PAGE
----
Ace Harlem

Created by John Terrill and Orrin C. Evans

Ace looks into The Case of the Missing Second Issue

ACE HARLEM, the “famed Negro detective,” appeared once and only once, in the first and only issue of All-Negro Comics, a collection of all-new stories put out by the company of the same name, way back in 1947. The book, the brainchild of journalist Orrin C. Evans, featured African-American and African heroes, and intended to inspire and entertain that community,  the first known comic book written and drawn solely by African-American writers and artists. And Ace? Well, he was this first Black hero featured in comics.

Mind you, Ace was no superhero–he was just a cop–but he still qualifies as one of the first black heroes in comics.

Ace was tough but fair; a two-fisted homicide dick who had a steel jaw, a fedora and the obligatory raincoat. He worked out of the 28th Precinct of New York City, more commonly known as–yep–Harlem, and wasn’t afraid to mix it up. He seems to be well respected in Harlem, and treats everyone he encounters — fellow officers, witnesses, suspects and informants pretty well. In his one recorded case, he never draws his weapon, even when attacked. But don’t write him off as a wimp. As Lamont points out, “Every ne’er-do-well in the debut story met a grisly death, either at the hands of a fellow criminal or by some cruel (but justified) twist of fate. Ace barely had to lift a finger!”

In his one recorded case, Time Magazine noted that “…the villains were a couple of zoot-suited, jive-talking Negro muggers, whose presence in anyone else’s comics might have brought up complaints of racial ‘distortion.’ Since it was all in the family, Evans thought no Negro readers would mind.”

Unfortunately, although a second issue was announced, it was never published. And so, the character might have slipped between the cracks of history…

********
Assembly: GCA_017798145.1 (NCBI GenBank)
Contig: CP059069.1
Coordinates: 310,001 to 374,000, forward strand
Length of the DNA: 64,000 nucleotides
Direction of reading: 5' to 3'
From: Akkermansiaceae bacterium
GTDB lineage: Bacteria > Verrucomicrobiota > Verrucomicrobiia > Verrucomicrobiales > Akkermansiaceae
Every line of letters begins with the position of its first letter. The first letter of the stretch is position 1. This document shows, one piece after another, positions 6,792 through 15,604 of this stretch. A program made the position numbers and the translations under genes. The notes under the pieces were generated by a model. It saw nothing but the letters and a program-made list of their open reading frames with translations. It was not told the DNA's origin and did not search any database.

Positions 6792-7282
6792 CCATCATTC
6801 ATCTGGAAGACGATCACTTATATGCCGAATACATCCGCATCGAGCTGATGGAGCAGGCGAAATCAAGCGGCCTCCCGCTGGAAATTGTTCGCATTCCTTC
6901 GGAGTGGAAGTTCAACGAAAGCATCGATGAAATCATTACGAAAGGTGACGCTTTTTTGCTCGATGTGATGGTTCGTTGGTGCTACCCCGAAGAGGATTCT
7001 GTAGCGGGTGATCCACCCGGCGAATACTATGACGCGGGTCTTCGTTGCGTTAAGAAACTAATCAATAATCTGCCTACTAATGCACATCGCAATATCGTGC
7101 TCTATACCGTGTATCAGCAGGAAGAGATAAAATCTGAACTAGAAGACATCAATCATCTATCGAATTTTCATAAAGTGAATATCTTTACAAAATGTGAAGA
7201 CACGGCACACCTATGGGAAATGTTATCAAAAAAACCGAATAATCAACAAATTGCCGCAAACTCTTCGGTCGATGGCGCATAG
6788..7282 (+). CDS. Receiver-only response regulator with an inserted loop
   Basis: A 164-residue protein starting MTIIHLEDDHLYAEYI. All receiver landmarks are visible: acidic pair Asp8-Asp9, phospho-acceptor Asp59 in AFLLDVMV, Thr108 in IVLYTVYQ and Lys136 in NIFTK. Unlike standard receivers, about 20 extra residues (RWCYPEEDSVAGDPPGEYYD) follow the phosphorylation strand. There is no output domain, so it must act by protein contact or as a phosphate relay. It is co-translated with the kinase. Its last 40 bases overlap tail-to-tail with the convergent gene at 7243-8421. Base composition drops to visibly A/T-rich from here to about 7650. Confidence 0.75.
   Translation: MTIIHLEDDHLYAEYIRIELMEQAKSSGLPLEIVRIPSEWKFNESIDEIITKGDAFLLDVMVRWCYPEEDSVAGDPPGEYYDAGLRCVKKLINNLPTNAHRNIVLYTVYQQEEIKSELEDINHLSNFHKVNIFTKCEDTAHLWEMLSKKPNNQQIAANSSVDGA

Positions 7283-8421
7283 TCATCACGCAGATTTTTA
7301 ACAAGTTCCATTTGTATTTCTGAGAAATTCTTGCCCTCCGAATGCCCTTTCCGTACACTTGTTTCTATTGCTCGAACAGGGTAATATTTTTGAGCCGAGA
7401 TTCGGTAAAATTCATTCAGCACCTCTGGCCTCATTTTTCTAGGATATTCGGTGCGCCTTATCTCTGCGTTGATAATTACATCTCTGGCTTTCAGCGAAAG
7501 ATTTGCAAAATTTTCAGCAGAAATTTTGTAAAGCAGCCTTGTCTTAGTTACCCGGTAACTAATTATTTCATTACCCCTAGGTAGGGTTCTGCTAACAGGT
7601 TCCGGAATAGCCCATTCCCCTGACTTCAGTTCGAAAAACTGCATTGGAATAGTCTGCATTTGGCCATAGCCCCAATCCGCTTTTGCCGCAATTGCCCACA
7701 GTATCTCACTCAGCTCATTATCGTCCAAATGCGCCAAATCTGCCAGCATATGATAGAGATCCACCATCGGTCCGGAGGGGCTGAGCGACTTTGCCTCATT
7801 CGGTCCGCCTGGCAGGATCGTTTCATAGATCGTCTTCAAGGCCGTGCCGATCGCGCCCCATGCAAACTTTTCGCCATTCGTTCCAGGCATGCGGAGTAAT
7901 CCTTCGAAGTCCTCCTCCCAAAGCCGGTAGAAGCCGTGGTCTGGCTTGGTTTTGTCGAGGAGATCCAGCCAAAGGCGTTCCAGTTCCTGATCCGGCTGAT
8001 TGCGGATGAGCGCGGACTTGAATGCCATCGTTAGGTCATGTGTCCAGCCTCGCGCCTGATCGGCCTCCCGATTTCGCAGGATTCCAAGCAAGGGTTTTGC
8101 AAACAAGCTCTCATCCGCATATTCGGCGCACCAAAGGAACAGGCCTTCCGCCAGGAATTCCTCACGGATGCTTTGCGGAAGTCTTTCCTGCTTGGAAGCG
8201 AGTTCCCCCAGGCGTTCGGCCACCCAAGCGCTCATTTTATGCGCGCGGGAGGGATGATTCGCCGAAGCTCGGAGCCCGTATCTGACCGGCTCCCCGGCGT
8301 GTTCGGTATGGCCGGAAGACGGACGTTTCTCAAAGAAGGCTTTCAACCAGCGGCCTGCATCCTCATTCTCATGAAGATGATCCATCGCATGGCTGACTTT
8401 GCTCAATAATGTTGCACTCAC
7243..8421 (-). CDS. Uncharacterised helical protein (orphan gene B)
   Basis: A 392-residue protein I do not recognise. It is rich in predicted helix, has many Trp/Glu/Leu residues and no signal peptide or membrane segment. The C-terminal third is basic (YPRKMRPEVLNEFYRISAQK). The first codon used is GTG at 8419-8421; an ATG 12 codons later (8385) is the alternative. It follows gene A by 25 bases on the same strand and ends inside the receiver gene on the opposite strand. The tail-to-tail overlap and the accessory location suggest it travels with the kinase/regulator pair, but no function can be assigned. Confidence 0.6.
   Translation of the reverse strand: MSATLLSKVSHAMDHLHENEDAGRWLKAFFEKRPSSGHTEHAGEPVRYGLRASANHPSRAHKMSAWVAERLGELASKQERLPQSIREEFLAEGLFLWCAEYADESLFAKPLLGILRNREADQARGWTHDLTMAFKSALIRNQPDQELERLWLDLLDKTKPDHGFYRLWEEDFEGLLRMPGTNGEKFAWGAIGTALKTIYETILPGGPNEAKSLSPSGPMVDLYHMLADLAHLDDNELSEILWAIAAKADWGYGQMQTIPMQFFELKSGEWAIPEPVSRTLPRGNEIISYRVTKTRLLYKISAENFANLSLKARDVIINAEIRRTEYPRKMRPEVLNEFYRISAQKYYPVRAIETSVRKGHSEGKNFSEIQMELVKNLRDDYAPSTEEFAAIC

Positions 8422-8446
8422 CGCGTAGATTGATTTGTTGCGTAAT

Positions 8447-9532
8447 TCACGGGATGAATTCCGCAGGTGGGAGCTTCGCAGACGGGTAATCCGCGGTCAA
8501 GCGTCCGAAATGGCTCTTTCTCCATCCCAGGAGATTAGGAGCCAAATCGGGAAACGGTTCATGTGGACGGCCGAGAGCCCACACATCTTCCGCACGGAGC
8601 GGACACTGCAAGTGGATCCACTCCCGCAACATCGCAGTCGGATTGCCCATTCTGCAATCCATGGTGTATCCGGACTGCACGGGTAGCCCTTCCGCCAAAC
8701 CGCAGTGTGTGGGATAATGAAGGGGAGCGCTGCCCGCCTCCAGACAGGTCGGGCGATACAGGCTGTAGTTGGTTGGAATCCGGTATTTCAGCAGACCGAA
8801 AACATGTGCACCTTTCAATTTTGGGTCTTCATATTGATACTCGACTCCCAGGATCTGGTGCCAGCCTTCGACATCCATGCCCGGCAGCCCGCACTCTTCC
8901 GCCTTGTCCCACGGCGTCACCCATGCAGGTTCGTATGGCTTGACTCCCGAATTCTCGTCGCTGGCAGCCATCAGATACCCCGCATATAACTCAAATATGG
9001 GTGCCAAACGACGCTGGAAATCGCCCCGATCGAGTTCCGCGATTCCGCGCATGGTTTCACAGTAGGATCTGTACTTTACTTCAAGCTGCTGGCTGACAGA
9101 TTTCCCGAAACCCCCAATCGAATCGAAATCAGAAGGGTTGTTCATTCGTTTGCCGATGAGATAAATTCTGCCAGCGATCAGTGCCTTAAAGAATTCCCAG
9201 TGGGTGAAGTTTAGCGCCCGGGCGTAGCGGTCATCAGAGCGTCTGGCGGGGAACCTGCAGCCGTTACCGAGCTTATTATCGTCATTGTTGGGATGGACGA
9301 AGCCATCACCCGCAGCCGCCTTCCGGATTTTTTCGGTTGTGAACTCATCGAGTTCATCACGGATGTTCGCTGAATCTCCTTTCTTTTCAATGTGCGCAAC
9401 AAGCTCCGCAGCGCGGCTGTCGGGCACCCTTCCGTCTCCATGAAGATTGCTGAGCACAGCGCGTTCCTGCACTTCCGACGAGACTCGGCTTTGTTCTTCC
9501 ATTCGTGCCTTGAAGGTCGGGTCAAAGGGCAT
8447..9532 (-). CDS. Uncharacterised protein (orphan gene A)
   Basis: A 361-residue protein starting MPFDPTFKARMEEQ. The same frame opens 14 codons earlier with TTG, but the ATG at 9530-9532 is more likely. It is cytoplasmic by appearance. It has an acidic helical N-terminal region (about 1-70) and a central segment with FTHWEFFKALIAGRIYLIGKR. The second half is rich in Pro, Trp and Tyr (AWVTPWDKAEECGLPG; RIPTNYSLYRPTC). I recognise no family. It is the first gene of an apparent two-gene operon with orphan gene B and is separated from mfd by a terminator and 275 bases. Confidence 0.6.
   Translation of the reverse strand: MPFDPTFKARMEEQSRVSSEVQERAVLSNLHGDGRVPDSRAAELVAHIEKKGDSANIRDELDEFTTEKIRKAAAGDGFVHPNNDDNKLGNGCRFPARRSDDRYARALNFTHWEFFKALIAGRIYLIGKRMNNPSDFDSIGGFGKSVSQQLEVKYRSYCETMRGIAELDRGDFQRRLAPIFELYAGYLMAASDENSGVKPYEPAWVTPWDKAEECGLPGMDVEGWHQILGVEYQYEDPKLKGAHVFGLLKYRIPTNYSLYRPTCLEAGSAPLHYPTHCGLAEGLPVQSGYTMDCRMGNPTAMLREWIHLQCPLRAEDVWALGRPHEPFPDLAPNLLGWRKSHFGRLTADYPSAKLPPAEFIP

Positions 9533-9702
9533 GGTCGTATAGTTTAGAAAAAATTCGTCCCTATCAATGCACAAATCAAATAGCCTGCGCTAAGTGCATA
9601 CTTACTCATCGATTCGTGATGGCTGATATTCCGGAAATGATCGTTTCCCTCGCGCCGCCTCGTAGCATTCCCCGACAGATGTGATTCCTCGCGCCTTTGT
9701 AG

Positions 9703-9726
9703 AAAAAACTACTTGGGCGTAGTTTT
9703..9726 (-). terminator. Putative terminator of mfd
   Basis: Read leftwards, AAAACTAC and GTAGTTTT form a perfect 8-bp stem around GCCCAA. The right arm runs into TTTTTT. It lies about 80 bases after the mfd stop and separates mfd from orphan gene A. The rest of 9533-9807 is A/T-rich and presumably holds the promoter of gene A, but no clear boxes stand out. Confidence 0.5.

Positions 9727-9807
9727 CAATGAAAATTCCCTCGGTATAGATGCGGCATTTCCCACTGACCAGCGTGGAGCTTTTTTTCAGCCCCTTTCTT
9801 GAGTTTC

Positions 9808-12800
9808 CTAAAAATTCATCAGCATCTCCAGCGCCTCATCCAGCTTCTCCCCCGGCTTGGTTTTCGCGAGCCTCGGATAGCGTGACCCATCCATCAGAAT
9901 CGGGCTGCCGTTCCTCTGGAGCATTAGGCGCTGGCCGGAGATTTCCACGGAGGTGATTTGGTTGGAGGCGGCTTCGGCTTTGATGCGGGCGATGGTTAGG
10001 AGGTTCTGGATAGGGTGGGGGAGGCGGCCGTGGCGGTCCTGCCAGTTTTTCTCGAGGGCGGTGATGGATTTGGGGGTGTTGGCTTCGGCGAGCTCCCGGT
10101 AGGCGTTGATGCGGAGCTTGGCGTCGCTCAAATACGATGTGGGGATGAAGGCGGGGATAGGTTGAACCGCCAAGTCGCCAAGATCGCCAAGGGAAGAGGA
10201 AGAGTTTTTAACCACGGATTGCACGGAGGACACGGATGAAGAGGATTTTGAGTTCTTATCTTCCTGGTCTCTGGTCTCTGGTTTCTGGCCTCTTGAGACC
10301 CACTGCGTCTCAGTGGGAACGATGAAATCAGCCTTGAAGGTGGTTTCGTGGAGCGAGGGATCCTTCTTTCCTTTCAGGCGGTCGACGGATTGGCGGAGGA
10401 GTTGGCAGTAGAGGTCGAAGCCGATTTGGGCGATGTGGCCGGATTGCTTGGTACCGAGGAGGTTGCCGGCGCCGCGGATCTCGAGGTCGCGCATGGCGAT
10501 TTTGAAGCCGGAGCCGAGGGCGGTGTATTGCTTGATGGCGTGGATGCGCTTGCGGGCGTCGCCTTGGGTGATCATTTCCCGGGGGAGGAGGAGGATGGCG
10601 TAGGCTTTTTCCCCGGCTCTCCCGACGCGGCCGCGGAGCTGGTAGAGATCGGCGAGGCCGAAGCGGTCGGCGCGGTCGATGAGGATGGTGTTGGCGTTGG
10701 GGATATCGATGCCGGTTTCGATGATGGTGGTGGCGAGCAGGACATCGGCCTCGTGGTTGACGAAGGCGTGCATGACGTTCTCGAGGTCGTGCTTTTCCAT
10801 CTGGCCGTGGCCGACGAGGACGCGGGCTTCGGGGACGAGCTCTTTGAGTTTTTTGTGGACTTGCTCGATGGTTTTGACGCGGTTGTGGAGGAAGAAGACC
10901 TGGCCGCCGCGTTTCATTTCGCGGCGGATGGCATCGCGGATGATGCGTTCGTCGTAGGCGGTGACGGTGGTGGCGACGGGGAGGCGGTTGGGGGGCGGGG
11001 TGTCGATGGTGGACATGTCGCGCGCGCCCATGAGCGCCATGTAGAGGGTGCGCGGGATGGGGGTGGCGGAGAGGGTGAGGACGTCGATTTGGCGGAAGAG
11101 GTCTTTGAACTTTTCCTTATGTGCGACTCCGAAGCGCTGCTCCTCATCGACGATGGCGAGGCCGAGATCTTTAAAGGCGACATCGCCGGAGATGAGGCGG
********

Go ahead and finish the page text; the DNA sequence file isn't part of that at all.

* * * * *

Until 2015, that is, when comic writer/artist Eric Lamont annouced he was “reworking” the truly obscure comic hero, and rechristening him ACE HARLEN for LegacyHeroComics.

Ace Harlem… was a no-nonsense, “famed Negro detective”, who strongly believed that crime was a fruitless endeavor, and those who pursued it, would eventually get what was coming to them! Needless to say, Ace was indeed correct…

For the reworking, I dropped the “Harlem” moniker, and went with the more generic (but similarly sounding) “Harlen” as a surname, and relocated him… I utilized all of the characters that appeared in Ace Harlem’s sole adventure… and refashioned them into an ongoing supporting cast.

If time allows, I’d like to create a weekly B&W comic strip and a monthly Sunday color installment, featuring Ace and crew!

In this ambitious new incarnation, Al was going to be a private detective working out of King City. He’s still a bad ass, but he dresses a little sharper, and looks a little meaner. He’s occasionally aided in his investigations by a young forensic scientant, Willie “Whiz-Kid” Jones and Officer Nickels of the King City PD. Now he not only doesn’t use a gun — he doesn’t even carry one.

This sounded interesting, but I fear it may all come to naught–since announcing his big plans back in February 2015, there hasn’t been a peep about this project.

Still, I’m keeping my fingers crossed. We’ve been waiting for a follow-up for over sixty years….


    (July 1947, All-Negro Comics)
    One issue
    Writers/artists: John Terrill, Bill Driscoll, George J Evans Jr., Cooper, Cravat
    (2016, Legacy Hero Comics)
    Writers: Eric Lamont
    So far… crickets.


  • Ace Harlem: The Ultimate Articulated Cardboard Comic Book Action Cut-Out | Get it!
    (2020, Zelpha Comics)
    Available for a brief time only in the fall of 2020, this moveable and magnetic cardboard figure based on Ace Harlem is a true collectible, limited to only twenty-five figures, and available only through artist Lue Nuwame’s Kickstarter page. Each  figure is meticulously hand-cut, glued, trimmed, and assembled right in Lue’s living room, and shipped off in a custom box.
Respectfully submitted by Kevin Burton Smith.

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